“Thingamajig” has worked in a lot of situations, but it’s much easier to know the correct terms for the parts of an ʻukulele. Once you start getting into setups or shopping for different instruments, it’s important to know proper terminology so you can express yourself.
Here you’ll find the parts of a uke labeled and identified. Click any of the infographics for larger sizes.
The Body Partsof the ‘Ukulele
The body is the wooden soundbox made up of the back, top, and sides. This is the main sound-creating part of the ʻukulele. These pieces of wood work together to project the sound out of the instrument.
Usually the body of an ʻukulele has an upper bout and a lower bout. These bouts are the widest points across the curve of a uke and give it its distinctive shape. The lower bout can be thought of as the “hips” and the upper bout as the “shoulders.”
The soundboard is the top of the body of an ʻukulele. It’s what the audience sees as you play. It holds the bridge and has a soundhole cut in it to allow the sound vibrations out. Usually the soundhole has a rosette inlayed around it for looks and strength.
Fancier instruments are often bound with perfling to give some color contrast to the instrument and create a stronger edge around the top and, sometimes, back. Perfling is often made with a dense wood that handles impacts better than the tonewood used for the soundbox.
(Not shown) Thin strips of wood that are glued inside the uke along the top and back. They help strengthen the ʻukulele and keep the top from warping under the pressure of the strings.
The piece of wood that forms the back of the body. It sits opposite the soundboard and rests against your body as you play.
Often the back is “bookmatched” – cut symmetrical so that a piece of wood lays open like butterfly wings to display matching grain patterns. It can also be curved outwards for comfort and tone.
Sometimes the back is a different kind of wood than the top. Builders often use a harder wood for the back and sides and a softer wood for the top. For instance, spruce top with rosewood back/sides.
The label is a piece of paper located inside the soundhole that shows info about maker, model, date, serial number, etc.
The pieces of wood that make up the sides of the ʻukulele’s body. They hold the shape of the instrument and give it depth.
The sides are usually the same wood as the back.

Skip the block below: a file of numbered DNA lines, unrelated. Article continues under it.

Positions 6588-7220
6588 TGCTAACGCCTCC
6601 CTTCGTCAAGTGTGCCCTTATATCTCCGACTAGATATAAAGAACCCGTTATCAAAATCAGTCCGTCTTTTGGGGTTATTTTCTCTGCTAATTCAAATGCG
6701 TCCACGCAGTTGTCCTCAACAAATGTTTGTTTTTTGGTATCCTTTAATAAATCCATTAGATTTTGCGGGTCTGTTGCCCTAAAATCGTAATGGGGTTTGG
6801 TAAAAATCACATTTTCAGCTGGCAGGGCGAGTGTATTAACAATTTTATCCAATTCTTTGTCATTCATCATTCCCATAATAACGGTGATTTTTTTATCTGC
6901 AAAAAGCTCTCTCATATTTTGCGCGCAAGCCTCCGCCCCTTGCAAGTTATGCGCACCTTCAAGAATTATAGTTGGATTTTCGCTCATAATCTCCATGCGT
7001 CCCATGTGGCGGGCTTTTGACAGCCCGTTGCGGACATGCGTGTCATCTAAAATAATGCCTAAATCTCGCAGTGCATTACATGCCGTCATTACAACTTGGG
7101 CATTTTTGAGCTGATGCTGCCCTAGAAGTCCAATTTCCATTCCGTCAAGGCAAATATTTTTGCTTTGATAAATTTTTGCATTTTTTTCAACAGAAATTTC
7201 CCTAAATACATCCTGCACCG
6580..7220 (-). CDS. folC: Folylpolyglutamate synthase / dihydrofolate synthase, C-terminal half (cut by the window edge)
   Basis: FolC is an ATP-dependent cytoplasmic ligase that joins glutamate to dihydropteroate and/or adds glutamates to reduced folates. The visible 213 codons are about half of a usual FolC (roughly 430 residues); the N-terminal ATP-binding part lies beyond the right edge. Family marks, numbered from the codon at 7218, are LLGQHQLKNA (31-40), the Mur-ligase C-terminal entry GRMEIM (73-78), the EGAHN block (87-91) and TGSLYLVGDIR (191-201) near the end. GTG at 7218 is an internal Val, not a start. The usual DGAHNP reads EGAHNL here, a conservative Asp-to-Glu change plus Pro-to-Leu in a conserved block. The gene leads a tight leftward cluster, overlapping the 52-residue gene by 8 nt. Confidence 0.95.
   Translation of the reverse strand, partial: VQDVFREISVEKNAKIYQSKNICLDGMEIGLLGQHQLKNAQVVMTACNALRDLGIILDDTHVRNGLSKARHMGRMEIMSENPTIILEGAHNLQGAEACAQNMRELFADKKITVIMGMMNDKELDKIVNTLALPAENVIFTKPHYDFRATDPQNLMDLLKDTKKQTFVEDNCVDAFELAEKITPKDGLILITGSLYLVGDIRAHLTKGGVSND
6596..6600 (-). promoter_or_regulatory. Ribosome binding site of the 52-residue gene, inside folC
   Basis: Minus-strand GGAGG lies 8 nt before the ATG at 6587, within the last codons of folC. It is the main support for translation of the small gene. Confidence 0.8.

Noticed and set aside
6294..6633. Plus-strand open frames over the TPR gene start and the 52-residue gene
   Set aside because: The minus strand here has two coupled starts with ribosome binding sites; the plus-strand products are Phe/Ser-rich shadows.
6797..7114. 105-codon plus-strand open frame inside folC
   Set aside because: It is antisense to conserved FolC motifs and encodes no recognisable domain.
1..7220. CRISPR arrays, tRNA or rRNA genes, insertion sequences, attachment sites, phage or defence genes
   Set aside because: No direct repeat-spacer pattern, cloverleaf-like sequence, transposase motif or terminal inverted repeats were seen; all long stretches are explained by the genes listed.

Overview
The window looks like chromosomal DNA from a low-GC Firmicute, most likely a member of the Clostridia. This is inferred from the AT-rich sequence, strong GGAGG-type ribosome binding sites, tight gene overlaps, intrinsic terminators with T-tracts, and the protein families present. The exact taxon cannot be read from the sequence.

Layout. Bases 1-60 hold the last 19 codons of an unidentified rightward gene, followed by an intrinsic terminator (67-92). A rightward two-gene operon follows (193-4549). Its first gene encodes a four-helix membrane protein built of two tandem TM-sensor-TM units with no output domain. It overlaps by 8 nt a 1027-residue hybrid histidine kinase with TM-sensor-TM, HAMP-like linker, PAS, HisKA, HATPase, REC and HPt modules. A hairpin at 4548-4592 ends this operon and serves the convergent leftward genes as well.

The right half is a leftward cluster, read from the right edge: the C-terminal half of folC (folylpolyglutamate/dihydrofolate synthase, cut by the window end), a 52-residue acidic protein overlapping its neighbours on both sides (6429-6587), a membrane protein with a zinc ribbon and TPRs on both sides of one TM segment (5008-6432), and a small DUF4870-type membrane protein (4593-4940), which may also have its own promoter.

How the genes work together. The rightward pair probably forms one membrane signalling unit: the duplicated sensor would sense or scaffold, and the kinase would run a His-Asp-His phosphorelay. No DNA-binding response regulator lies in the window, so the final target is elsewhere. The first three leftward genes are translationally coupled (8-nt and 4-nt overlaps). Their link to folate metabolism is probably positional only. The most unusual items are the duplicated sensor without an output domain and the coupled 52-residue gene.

These perforated lengths of wood known as “kerfs” are bent along the inside of the sides to create a larger attachment surface area for the top and back. It also helps make the instrument more sturdy.
A new-age sound hole that is put on the upper bout of the ʻukulele near the player’s face to allow for better monitoring and create a less “trapped” sound.
The bridge is how the strings of the ʻukulele are connected to the top. It transfers string vibrations to the body. It’s glued on and put under lots of tension making it the most common failure-point of an instrument.
- Standard bridge – the string goes through a hole in the bridge and then is tied into a special knot.
- Slot bridge – a stop-knot is tied in the string and then slid into a slot in the bridge.
- String-through bridge – just like the name, the strings go into a hole in the bridge, through the top, and come out inside the ʻukulele. Then you tie a stop knot to hold the string from pulling back through the hole.
The saddle sits on top of the bridge and holds the strings above the fretboard. It’s removable for action adjustments.
The Neck of the ‘Ukulele
The neck of the ʻukulele is the piece of wood that suspends the headstock, tuners, fretboard, and frets in a manner that allows the players’ hand to go around it and fret notes on the strings.
The heel is the deepest part of the neck where it joins the body. The heel usually curves out from the normal path of the neck to end flush with the back of the instrument. The heel is usually where a strap button is attached. It’s used to fasten a strap to the ʻukulele. One goes on the heel of the neck and one goes on the opposite side of the body where it can be mounted on the tailblock.
The fretboard is the piece of wood glued onto the top of the neck that holds the frets in place. It’s usually made from ebony or rosewood to contrast the body.
Frets are little strips of metal that are placed in slots on the fretboard. When you finger a note the fret makes the vibrating length of the string shorter so that the pitch is raised up a certain amount. An ʻukulele can have anywhere from 12 to around 19 frets.
These little dots or inlays are made out of plastic, abalone, or other materials and give you an idea of where you are at when you are playing. Usually markers go on the 5th, 7th, 10th, and 12th frets. Sometimes they are placed on the side of the neck so you don’t have to look over at the fretboard.
The end of the neck that holds the machine heads in place. You usually find the brand logo on the headstock.
- Standard – where the tuning pegs poke upwards through a flat headstock (like the Kamaka in the first picture).
- Slotted – where the strings come to rest in a slot and the tuning pegs point sideways into the headstock (like the Moore Bettah above).
Four of these adjust the pitch of each string. A knob turns to control the note the string is tuned to.
The nut holds the strings of the ʻukulele at a proper hight over the fretboard and creates the break angle necessary to hold the strings down once they leave the tuning peg. It also ensures they are spaced correctly.